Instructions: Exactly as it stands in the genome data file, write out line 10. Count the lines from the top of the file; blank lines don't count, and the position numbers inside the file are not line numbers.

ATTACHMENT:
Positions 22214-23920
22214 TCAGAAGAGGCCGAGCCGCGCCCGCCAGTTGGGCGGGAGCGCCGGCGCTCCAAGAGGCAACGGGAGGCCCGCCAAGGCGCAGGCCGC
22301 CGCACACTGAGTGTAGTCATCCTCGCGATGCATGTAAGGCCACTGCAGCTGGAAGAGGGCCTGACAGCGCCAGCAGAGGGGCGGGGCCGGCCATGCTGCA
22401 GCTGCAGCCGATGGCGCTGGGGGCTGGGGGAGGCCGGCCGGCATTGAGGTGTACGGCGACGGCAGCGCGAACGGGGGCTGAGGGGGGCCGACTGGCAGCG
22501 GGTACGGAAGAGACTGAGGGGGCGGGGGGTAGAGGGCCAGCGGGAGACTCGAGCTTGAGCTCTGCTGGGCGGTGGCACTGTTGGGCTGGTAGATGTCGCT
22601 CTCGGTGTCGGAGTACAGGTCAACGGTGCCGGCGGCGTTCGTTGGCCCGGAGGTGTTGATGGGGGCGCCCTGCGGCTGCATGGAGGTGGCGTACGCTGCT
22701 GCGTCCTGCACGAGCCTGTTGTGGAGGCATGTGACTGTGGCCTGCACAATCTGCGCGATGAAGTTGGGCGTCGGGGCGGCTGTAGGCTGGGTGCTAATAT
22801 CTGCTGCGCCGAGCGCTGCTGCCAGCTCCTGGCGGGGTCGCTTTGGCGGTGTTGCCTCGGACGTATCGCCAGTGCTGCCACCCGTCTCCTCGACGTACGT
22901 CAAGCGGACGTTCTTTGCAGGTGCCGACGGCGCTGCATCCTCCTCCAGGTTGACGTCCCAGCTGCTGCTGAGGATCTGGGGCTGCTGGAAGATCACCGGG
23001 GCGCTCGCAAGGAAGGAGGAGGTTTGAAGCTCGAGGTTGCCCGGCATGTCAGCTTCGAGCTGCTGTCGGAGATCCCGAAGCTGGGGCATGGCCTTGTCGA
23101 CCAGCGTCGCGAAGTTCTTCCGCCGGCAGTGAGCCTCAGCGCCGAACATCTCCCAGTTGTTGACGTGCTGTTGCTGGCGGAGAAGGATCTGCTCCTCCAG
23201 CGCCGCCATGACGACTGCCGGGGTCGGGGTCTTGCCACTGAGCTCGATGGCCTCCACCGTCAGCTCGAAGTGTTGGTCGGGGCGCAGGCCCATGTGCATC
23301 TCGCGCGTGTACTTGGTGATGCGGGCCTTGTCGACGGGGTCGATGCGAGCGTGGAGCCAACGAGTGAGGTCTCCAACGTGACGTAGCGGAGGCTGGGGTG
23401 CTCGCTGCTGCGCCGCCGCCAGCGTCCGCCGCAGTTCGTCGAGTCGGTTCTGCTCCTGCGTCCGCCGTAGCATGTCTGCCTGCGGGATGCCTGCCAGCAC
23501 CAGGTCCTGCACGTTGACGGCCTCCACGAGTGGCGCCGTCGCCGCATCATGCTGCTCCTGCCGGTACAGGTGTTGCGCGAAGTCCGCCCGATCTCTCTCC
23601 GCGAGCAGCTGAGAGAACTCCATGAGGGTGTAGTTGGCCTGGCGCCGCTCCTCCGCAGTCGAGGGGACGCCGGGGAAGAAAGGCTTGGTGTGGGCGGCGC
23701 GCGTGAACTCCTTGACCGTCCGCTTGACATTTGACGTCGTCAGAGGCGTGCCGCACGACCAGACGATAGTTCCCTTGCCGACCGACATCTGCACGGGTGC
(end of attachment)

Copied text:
23001 GCGCTCGCAAGGAAGGAGGAGGTTTGAAGCTCGAGGTTGCCCGGCATGTCAGCTTCGAGCTGCTGTCGGAGATCCCGAAGCTGGGGCATGGCCTTGTCGA